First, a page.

Throughout my fulfilling life, I’ve been fortunate to be heavily involved in both farming and ranching – for all the right reasons, I am passionate about each. From the time I was introduced to agriculture through now, my love for the outdoors has blossomed. Many hands-on experiences have taught me valuable life lessons, with humility, built character and in some respects delivered a feeling of independence – in that I learned through both mentorship and on my own how to be part of a team and contribute individually to successful outcomes. As a high school student and during the first two years of college, I spent my summers participating in wheat harvests away from home – in Oklahoma, and some other areas of the country. In Oklahoma my participation was initially during the summer on a part-time basis on a family friend’s farm – it was there that I developed a strong work ethic, typically working 18 hours a day utilizing resources such as combines and trucks, which in turn set the tone for my future professional life. There were fair expectations, and I was driven to get things done in a timely manner. As many of us know, timing is everything – a new window opened when an established farm hand was called away, drafted into the military. Knowing my serious interest in farming, the custom harvester, the owner, if you will, approached me asking if I would be interested in filling in and finishing out the year to complete the work. I immediately accepted and ended up spending the next five summers happily contributing to their overall efforts. Balancing school and life, I enrolled in college, Kansas State University, to study business. Half-way through my college experience, I transferred to Emporia State University where I majored in business administration and minored in accounting and economics – what I learned at each institution has served me well. Upon graduation, I entered the oil and gas industry, over time being elevated to management, spending 36 terrific years working in a profession that covered the lower 48 states as well as the Gulf of Mexico. Fast forward to 2016, the year that I fully retired and started my own small farming operation in South Fork Valley near Cody, Wyoming – in many respects it came full circle.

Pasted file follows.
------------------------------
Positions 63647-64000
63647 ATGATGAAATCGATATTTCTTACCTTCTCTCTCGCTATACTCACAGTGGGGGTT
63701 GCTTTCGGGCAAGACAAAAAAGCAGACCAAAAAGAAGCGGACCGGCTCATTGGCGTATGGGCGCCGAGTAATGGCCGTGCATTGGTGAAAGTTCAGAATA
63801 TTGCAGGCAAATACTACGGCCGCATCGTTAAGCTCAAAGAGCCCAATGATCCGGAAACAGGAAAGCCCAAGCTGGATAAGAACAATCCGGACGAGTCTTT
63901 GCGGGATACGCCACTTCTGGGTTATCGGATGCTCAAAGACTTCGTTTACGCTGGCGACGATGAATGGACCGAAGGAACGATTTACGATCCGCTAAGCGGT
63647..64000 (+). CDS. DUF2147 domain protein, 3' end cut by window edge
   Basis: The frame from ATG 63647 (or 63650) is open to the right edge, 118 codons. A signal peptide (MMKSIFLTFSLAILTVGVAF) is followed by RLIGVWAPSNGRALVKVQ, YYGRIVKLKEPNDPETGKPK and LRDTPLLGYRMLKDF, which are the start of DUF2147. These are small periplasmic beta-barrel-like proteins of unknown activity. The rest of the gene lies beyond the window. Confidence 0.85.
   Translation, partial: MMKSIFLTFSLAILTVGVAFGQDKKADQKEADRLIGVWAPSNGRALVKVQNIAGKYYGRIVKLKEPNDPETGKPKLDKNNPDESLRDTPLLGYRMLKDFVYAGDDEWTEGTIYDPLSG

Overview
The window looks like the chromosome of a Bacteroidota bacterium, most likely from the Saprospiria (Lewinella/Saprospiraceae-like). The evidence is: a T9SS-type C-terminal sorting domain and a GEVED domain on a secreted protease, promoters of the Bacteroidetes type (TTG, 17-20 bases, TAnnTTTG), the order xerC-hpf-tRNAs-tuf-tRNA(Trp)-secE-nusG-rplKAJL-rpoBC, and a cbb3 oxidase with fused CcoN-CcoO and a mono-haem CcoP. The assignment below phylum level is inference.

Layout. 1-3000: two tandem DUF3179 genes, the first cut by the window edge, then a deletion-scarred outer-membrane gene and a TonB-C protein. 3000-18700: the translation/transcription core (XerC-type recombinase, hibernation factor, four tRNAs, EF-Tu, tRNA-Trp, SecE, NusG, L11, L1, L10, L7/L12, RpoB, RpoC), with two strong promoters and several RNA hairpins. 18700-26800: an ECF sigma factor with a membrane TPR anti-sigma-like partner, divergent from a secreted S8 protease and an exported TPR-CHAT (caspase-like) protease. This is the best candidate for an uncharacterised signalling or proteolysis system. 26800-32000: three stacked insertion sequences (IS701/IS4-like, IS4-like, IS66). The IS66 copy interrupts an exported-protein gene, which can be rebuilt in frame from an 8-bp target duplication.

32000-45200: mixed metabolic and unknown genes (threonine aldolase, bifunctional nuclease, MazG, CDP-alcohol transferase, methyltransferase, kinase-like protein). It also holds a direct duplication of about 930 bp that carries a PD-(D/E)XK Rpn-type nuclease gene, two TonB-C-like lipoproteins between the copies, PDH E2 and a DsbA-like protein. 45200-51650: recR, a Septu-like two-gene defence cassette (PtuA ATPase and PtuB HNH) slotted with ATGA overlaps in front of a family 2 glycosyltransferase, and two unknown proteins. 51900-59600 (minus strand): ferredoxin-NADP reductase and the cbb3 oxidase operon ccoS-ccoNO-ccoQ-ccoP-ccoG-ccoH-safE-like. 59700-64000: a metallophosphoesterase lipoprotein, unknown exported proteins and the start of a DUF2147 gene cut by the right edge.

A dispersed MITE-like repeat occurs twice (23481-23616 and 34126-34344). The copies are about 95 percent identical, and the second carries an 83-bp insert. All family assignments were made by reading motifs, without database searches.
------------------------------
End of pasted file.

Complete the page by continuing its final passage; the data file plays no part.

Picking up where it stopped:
With respect to Special Operations Warrior Foundation, about three years ago, my wife Jamie and I were invited to an intimate group dinner at fellow Ambassador and friends Jim and Ginger Dager’s home outside of Cody Wyoming. Though I dedicate myself to a variety of projects, I do not typically become emotional regarding certain matters. Sentiments changed that night when we were introduced to SOWF and heard numerous inspiring, incredible stories. We were invited the following year to another group dinner at the Dager’s and SOWF President and CEO Major General (Ret) Clay Hutmacher spoke – he provided additional meaningful insight regarding what SOWF does and why. Afterwards I vividly recall my friend Jim Dager stating, in a very heartfelt manner, “that being associated with SOWF could be life changing.” Based on all the information we took in the wheels started turning and what was shared truly resonated. The following day, I decided to reach out to Clay, learned even more and said to myself, this is a no-brainer, I’m in. The thing is, Jamie was all in, too, and we have never looked back. It is important to note that with Jamie fully engaged as well, we’re going about this effort like we do in our personal life, as a team. Knowing that part of SOWF’s fundraising efforts include pursuing sponsorships, Jamie and I talked about the possibility of the company she works for, Transamerica, supporting SOWF’s Join Forces: Texas Style major fundraising dinner at the Omni Dallas Hotel on September 23. Transamerica committed to the title sponsorship level and our sense is this will serve as a springboard to introducing other companies to the mission of SOWF. Our hope is that other financial institutions may be inclined to become involved, too. Why do I believe so strongly in the SOWF mission? My answer is very simple and to the point, SOWF saves lives and builds lives. Take a moment to consider what surviving spouses and families experience. Suddenly, you learn a parent/loved one is lost – what happens next? Just the thought of a surviving spouse suddenly being left with one or multiple children of all ages and not knowing where funding for college educations and additional educational opportunities will come from truly impacts me, moves us both. I can imagine the relief that must be felt by a surviving spouse and family when notified by SOWF with this piece of news – that the educational financial burden will be lifted from their shoulders with no strings attached. I honestly believe we have and do save lives by educating and mentoring future generations while ensuring student success. I would encourage everyone reading this to visit or contact SOWF headquarters in Tampa. At SOWF, the walls are lined with images and personal notes from students SOWF has guided through academics and in their transition to the workforce and beyond. SOWF does not just write a check, they are there every step of the way to support students and families, especially with assorted practical programs and services. It is such a privilege to be involved with this organization and importantly – honor the fallen by taking care of their children with educations.